After class a while ago, one of my yoga students approached me for advice. She’s a school teacher in a large classroom with a significant number of “high-energy” students (my words, not hers. Hers wouldn’t get past my editor). She comes to my yoga class to decompress after long days working with kids who have a hard enough time just sitting still, let alone absorbing information. She asked if I had any tips to help her find some serenity in the midst of the chaos.
“Well, you can slip off to the break room and spend your planning period doing pranayama (breath control). Or you can just stay in your classroom and teach it to your kids. Sounds like they need it.”
Experts agree. A growing number of schools are exploring the idea of offering yoga and meditation practices to their students. They’re finding many positive benefits: a decline in behavioral issues; improved decision-making and problem-solving skills; heightened self awareness; increased academic achievement; and a calmer classroom environment. Add to that the health benefits — reduced anxiety, lower blood pressure, improved concentration and deeper sleep — and it’s hard to see why schools wouldn’t want to include it in their daily schedules.
A sticking point may be the perception that yoga and meditation are religious practices. For some people, the idea of any exercise involving mind, body and spirit crosses the Separation-of-Church-and-State line. A guided meditation that encourages students to feel a connection to all living things, for instance, might be seen as an attempt to impose a belief system on children, and that would clearly violate education law. Yet while meditation and yoga are tools used by many religions to achieve a heightened spiritual state, they do not promote any one faith and are widely practiced in the secular community. A properly trained yoga teacher knows not to cross any boundaries.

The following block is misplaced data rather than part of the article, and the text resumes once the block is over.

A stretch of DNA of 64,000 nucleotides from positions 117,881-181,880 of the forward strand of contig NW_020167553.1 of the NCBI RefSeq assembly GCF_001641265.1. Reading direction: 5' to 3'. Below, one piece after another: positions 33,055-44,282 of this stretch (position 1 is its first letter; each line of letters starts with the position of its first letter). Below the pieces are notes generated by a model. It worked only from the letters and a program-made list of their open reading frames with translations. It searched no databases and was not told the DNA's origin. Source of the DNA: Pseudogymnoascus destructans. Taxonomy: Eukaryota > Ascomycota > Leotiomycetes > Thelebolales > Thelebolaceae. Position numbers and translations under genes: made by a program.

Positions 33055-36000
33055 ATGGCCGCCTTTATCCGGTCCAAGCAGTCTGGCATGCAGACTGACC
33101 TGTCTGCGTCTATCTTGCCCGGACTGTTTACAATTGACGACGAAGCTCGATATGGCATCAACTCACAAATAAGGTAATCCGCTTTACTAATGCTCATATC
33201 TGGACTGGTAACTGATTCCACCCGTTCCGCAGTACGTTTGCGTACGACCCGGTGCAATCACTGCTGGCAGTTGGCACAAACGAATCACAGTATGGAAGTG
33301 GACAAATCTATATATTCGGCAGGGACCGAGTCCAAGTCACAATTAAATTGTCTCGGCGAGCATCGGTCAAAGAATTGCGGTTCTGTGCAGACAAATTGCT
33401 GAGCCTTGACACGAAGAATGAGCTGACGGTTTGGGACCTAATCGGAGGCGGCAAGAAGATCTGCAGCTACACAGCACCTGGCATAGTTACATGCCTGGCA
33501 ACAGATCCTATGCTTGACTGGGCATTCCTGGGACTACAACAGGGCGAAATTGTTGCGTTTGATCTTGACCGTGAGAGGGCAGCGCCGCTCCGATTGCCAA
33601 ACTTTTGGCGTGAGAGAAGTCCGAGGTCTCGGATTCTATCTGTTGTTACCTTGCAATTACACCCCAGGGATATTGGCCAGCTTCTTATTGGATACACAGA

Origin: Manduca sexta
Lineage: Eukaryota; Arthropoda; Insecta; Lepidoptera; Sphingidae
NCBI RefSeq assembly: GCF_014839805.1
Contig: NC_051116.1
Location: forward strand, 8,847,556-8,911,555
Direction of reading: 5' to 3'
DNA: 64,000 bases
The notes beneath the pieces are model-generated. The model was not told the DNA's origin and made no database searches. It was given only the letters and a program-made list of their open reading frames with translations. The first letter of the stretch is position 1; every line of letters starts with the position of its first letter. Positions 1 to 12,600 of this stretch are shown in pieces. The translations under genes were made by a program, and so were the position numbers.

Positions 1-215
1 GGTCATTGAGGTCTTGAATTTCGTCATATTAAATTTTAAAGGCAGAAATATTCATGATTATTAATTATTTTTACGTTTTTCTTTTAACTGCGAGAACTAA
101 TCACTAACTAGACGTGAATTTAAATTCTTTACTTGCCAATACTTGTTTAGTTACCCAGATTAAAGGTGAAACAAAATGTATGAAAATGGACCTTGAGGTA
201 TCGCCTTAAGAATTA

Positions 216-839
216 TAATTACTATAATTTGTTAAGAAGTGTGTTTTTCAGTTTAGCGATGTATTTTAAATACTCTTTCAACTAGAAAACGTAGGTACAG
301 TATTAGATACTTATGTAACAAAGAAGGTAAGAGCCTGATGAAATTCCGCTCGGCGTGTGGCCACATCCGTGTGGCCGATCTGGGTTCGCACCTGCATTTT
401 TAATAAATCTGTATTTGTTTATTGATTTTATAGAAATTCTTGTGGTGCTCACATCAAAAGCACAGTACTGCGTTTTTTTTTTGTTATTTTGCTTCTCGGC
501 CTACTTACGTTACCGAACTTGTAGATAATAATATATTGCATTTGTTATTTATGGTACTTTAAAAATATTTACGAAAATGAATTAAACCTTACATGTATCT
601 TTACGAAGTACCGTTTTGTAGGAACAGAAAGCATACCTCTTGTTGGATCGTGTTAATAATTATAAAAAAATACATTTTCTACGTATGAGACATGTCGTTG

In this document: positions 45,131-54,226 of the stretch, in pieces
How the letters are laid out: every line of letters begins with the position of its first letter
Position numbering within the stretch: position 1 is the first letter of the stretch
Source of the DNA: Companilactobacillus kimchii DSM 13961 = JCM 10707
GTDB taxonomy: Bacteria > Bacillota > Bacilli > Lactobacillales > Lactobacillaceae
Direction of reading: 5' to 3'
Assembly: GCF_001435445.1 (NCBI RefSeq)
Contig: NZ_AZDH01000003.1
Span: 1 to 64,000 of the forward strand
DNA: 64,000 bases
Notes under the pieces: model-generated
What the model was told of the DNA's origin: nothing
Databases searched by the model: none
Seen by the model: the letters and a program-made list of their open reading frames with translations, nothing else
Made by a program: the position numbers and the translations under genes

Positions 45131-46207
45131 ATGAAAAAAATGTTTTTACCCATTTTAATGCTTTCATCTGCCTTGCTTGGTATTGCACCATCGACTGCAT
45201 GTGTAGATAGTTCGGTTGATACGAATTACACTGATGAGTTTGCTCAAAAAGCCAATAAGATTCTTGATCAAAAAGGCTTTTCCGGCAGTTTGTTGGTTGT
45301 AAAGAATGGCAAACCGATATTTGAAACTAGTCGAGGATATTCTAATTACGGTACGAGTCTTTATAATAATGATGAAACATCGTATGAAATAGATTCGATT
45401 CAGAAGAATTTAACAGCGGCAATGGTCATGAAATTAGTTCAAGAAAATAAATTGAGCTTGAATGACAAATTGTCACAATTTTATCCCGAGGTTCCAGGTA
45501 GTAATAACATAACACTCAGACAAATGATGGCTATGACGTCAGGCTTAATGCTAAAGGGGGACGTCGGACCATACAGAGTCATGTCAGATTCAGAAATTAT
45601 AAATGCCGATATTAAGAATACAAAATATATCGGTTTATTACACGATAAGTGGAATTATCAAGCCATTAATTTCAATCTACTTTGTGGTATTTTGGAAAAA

So what can a teacher (or parent or coach) do when the kids go feral? Here are two exercises that work well:
Breath in the Rainbow — Have the children sit down and close their eyes. Ask them to slowly breathe in and out through their nose, sending the air all the way to their bellies. Invite them to imagine that they’re breathing in each color of the rainbow; with deep breaths of red, then orange, then yellow, green, blue, indigo, violet, and ending with clear. You can prescribe a certain number of breaths per color, or simply ring a small bell when it’s time to change to the next color. This practice will help them center their thoughts and engage their parasympathetic system, reducing their anxiety and channeling their energy to be more productive.
“Isn’t that Interesting?” — This is a creative way to help children develop a growth mindset and combat polarizing thoughts. It’s human nature to judge the world and others as good/bad, right/wrong, friend/foe. What’s more, our brains like to make up stories to go along with every sensory experience, so we often disregard new information because it conflicts with the story our brain already contrived. This makes us rather close-minded and unwilling to learn. To help your students break that pattern, have them sit and close their eyes. Ask them to listen closely to the sounds they hear, but challenge them to try NOT to define the noises. Explain that, instead of, “There’s a door slamming. I bet someone is mad. I wonder what happened. A student must’ve gotten into trouble …”, students should train their brain to stop at one word: “door” or “slam”. If practiced for a few minutes every day, students learn that they have some control over the constant inner dialogue. And once they know that, they can actually change the thoughts they tell themselves, rewriting negative thought patterns into positive ones.
And that goes for our thoughts, too. Stay positive, my friends. Namaste.